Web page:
When I got up and told Eduardo that we should go, Eduardo got a free reading, too. He also has a lot of luck and will make lots of money. And live a long life.

In the end, this shaman wasn’t so much about giving readings and telling people any news. It was a show. But it was a really good and funny one. And the best 50 cents I’ve ever spent.

Letters to Santa Rosa


“Dear Santa Rosa, please bring me a new bike…

In all fairness, the letters bought for 1 sol (approx. $0.30), and thrown down the well in Santa Rosa’s garden most likely aren’t requests for a new bike, a Dior handbag or a brand new BMW. Looking at the anguished faces of the thousands of people lining up to pay their respects to Lima’s own saint, they probably aren’t asking for frivolous things. They’re praying for a miraculous cure for their dying husband, relief from agonizing pain, or perhaps that their straying wife and mother of their six children will come back home again. Kissing and caressing the hands of Santa Rosa’s statue, they do sincerely believe that she will fulfill their wishes. Because in the end, she is their last hope.

On the 30th of August every year, the Limeños celebrate the first South American Saint. From a very young age, Rosa spent her time praying and fasting, and helping the sick and poor in her community. When her parents wanted her to get married, she cut of all her hair, and disfigured her face with lye and pepper so that no man would want her. She chained a chastity belt around her waist and threw the key into the well, the same one where people now throw their letters with their wish-lists. Defeated, her father gave her a private room in his house where she could live in total seclusion. There, she slept on a stone pillow, nailing her hair to the floor so that she wouldn’t be able to sleep more than a couple of hours per day.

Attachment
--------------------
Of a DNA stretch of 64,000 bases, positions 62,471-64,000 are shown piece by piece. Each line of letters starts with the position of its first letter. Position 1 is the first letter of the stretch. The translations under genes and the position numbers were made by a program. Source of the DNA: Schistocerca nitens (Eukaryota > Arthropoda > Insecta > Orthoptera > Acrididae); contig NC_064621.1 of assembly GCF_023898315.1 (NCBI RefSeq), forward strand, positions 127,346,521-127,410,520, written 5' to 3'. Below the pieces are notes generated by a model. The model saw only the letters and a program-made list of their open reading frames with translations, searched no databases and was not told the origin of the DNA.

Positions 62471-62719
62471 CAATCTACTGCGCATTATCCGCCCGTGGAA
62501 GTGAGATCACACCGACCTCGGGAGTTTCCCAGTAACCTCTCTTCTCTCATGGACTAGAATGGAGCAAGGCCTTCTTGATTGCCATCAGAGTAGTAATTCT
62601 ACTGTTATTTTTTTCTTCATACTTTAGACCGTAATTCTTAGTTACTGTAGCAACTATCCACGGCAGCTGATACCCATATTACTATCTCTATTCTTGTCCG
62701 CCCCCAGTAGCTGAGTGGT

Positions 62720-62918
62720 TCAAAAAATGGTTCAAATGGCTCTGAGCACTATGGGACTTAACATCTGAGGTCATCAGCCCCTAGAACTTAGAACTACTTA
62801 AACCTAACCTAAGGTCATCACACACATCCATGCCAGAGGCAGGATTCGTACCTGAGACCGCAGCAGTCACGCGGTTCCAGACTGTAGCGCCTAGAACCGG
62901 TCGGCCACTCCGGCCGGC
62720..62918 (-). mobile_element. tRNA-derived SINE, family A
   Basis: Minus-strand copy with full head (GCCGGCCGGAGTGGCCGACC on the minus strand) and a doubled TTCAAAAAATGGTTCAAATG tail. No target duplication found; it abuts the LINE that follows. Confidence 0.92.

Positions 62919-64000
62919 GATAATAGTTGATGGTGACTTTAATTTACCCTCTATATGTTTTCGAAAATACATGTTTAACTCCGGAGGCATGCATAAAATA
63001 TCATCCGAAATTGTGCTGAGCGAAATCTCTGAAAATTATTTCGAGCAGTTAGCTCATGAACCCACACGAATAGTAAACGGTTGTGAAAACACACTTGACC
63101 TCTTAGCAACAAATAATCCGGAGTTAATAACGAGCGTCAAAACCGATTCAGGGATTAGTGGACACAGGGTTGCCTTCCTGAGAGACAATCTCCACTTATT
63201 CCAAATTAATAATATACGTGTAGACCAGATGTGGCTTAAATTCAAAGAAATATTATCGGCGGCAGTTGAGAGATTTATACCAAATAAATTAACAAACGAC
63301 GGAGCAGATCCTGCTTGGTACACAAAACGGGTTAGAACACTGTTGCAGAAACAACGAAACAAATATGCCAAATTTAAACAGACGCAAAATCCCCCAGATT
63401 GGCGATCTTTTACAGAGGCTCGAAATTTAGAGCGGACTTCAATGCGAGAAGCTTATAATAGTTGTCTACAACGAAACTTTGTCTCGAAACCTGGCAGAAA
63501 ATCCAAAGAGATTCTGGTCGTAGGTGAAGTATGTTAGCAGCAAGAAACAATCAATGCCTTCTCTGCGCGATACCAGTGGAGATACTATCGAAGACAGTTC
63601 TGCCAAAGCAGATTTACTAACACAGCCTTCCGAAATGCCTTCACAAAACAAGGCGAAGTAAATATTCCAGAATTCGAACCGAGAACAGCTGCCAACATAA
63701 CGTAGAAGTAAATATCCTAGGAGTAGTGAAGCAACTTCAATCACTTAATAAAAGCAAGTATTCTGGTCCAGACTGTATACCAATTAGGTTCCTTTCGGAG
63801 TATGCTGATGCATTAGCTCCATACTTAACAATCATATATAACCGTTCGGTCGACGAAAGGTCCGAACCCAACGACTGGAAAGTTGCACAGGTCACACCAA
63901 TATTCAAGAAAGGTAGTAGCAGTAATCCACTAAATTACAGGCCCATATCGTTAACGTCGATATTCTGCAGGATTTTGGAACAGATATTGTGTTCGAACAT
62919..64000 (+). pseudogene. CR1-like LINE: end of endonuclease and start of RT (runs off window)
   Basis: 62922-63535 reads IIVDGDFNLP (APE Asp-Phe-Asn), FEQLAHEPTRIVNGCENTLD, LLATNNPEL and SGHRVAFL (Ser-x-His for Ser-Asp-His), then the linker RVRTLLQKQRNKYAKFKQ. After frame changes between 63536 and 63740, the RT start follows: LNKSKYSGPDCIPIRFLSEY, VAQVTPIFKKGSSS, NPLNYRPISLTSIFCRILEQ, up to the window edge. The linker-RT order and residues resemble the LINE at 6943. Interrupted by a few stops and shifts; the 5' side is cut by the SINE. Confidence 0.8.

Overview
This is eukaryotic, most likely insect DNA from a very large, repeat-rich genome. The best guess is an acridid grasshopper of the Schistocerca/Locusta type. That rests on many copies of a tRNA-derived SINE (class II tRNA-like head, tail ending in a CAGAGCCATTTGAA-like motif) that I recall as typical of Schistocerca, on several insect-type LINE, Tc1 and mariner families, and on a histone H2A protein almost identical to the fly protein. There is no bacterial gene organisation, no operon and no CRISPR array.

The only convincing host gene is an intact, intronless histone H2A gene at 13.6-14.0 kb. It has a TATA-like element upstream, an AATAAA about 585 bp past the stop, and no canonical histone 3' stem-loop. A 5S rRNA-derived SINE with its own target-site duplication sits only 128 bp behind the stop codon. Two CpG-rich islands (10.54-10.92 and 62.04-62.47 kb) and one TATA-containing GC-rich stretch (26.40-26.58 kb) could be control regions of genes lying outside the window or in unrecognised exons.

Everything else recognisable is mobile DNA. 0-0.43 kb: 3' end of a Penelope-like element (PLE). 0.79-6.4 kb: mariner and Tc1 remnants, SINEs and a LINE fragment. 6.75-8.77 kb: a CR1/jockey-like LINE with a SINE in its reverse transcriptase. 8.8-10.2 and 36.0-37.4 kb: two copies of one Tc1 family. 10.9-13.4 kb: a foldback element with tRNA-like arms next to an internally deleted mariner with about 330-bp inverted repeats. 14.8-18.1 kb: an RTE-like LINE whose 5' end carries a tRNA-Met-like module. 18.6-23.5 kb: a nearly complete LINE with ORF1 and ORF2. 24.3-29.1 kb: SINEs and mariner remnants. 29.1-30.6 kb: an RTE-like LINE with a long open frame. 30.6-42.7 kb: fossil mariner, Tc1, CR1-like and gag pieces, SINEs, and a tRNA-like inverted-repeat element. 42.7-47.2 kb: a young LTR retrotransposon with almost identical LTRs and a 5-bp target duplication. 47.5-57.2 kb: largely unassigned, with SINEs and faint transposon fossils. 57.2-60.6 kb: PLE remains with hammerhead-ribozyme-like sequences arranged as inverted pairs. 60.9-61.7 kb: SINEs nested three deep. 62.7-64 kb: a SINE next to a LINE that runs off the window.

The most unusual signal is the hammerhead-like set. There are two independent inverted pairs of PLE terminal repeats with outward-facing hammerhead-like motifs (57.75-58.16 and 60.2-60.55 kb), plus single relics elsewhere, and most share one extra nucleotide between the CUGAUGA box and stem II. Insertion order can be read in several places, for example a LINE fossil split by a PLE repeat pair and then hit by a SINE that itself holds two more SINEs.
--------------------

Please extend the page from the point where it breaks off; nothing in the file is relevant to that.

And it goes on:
Still not feeling she was doing enough, Rosa built a cave in her family’s garden where she spent her nights praying and flogging herself. Finally, her dedication and martyrdom payed off. One night in sleepless deliriousness she saw a vision of baby Jesus. He offered her to drink his blood (like a vampire) and then asked her to marry him. Shortly after, her wishes came true when she died at the age of 31.

The Catholic Church of coursed loved her story, and fifty years after her death acknowledged her as a saint.

And because of this, tens of thousands Limeños make their way to her garden every year to pay their respects, throw coins into her praying cave (for money), buy cheap religious tchotchkes from the nuns and write letters on rose-covered stationary to the saint that has become famous for fulfilling your every wish. Just like Santa Claus.

I wonder if Santa Rosa would be devastated, if she knew…

What’s That Shaking?


Suddenly the whole apartment is moving. Shaking. The windows rattle as if a big truck would be driving by. But there is no truck, and the shaking doesn’t stop. I run to the window to check what is going on, totally aware that I have no clue how to act in the event of an earth quake. On my computer a video is blaring, and I run to turn it off. Why? Not sure. I’m looking out over the ocean, thinking – will there be a tsunami? Should I film this? And then the shaking stops as suddenly as it had started.